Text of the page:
Asking for a raise is not as easy as running into your manager at the water cooler and mentioning that you would like to be paid more for the work you do. Choosing the right time and being prepared can make all the difference when asking your boss for a pay raise.
Timing Is Key
You don’t have to wait until your evaluation to discuss a pay increase. Merit increases are given throughout the year so don’t feel that waiting for your annual review will be your best opportunity to win a raise. For example, a perfect time to ask for a raise is right after you have successfully completed a big project.
Also, from a timing perspective, consider asking for a raise a few months after you have decided to take on more responsibilities. This one is tricky because you don’t want to ask for an increase when initially accepting the additional tasks. You want to first prove you will be successful with the new duties! Tackle the new role with enthusiasm and passion while holding yourself accountable to successful results. Approaching the new responsibilities with this attitude will surely yield excellent results and accomplishments.
And when it comes to answering the question of how to ask for a raise, being able to document those tangible accomplishments will provide an excellent argument for your cause.
I would also recommend you consider how busy you are. Asking for a raise after taking on new responsibilities or leading a large project to completion is much more justified than if you have had a lot of free time around the office.
A note of warning: many employees take a flawed approach and only consider their personal contributions to the company. You should also consider the performance of the company. Has the company just successfully launched a new product and is therefore seeing an increase in revenue? Alternatively, has the company lost its flagship product and therefore seen a decrease in revenue? Have there been more team members hired? Or instead, have there been layoffs? Are you aware of any budget cuts recently?
The company’s current performance will be an indicator that the company is…or is not…able or willing to give you a raise.
Have A Number In Mind
Don’t make your supervisor guess at the amount of increase you are looking for. Before the meeting, factor in competitors’ salaries and your own experience and attributes to arrive at a specific amount you think you should be paid.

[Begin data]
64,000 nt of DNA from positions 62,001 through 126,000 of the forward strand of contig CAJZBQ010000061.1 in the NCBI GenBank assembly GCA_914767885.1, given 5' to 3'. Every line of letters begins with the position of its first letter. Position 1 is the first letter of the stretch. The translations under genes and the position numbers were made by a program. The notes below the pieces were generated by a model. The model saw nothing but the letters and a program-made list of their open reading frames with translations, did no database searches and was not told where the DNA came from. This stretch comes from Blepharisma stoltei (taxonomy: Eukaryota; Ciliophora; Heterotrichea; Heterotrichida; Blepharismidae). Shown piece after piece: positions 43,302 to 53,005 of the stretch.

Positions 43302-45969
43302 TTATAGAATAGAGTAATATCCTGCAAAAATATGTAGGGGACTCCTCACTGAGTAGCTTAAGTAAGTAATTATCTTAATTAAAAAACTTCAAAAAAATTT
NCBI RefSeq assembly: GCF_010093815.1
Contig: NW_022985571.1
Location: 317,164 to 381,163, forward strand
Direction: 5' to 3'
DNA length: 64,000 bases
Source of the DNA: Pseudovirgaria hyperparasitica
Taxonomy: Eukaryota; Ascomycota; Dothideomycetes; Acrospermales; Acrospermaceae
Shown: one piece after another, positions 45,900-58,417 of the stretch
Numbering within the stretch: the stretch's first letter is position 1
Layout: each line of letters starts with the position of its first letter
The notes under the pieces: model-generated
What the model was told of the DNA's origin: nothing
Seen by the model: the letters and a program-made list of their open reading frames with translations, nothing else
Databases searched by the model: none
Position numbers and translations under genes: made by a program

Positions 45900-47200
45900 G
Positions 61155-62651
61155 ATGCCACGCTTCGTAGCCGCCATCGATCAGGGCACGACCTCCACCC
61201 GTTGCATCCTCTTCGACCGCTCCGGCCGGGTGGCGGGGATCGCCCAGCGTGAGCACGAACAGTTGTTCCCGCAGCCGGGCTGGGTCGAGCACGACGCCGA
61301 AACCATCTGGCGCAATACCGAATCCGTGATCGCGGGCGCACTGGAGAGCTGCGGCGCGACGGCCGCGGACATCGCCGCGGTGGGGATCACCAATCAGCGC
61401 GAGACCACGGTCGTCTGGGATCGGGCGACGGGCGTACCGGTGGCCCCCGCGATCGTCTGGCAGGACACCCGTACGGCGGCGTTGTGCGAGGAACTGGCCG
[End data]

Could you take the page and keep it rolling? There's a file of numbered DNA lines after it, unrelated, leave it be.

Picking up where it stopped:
As a side note, it is okay to ask for a certain increase but voice that you would be ‘willing to accept’ something different…but only if you can explain your conditions. And let me be clear, those parameters must include something you are willing to commit to. For example, you may state something like:
“Based on current market rates, individuals in my role are making $12,500 more per year in base compensation. However, I realize I am new to this role, so I would be open to accepting an $8,500 increase if you will consider additional compensation as I continue to be successful in this position.”
Being knowledgeable and forthcoming will show you are confident and that you believe you deserve this raise.
Don’t Spring This On Your Manager
Take the professional route and set up a meeting. This not only shows professional courtesy but will give the manager notice of your intention as well as allow you a few days to prepare yourself.
You will also want to consider what approach to use with your boss. Is he the kind of person who will be impressed by an aggressive sales presentation highlighting your outstanding attributes and contributions? Or would he be most affected by a relaxed data-driven presentation that shows your accomplishments as well as how you compare to others in the same role?
Regardless of your supervisor’s personality, don’t apologize for asking for a raise. But don’t be arrogant or threatening either. Lay out the research you have done as well as your clear request.
If your manager rejects your request for a raise, ask what areas of your work performance you would need to improve in order to obtain a raise in the future. Even if the increase isn’t awarded this time, your manager will be impressed.
It can be intimidating to ask for a raise, but the steps regarding how to ask for a raise are clear. Be prepared in the how, and then push through the feelings of intimidation. Do not let the process shake you from going after what you want and deserve. Being prepared and planning ahead can put you in a great position to ask for and receive the raise you have earned.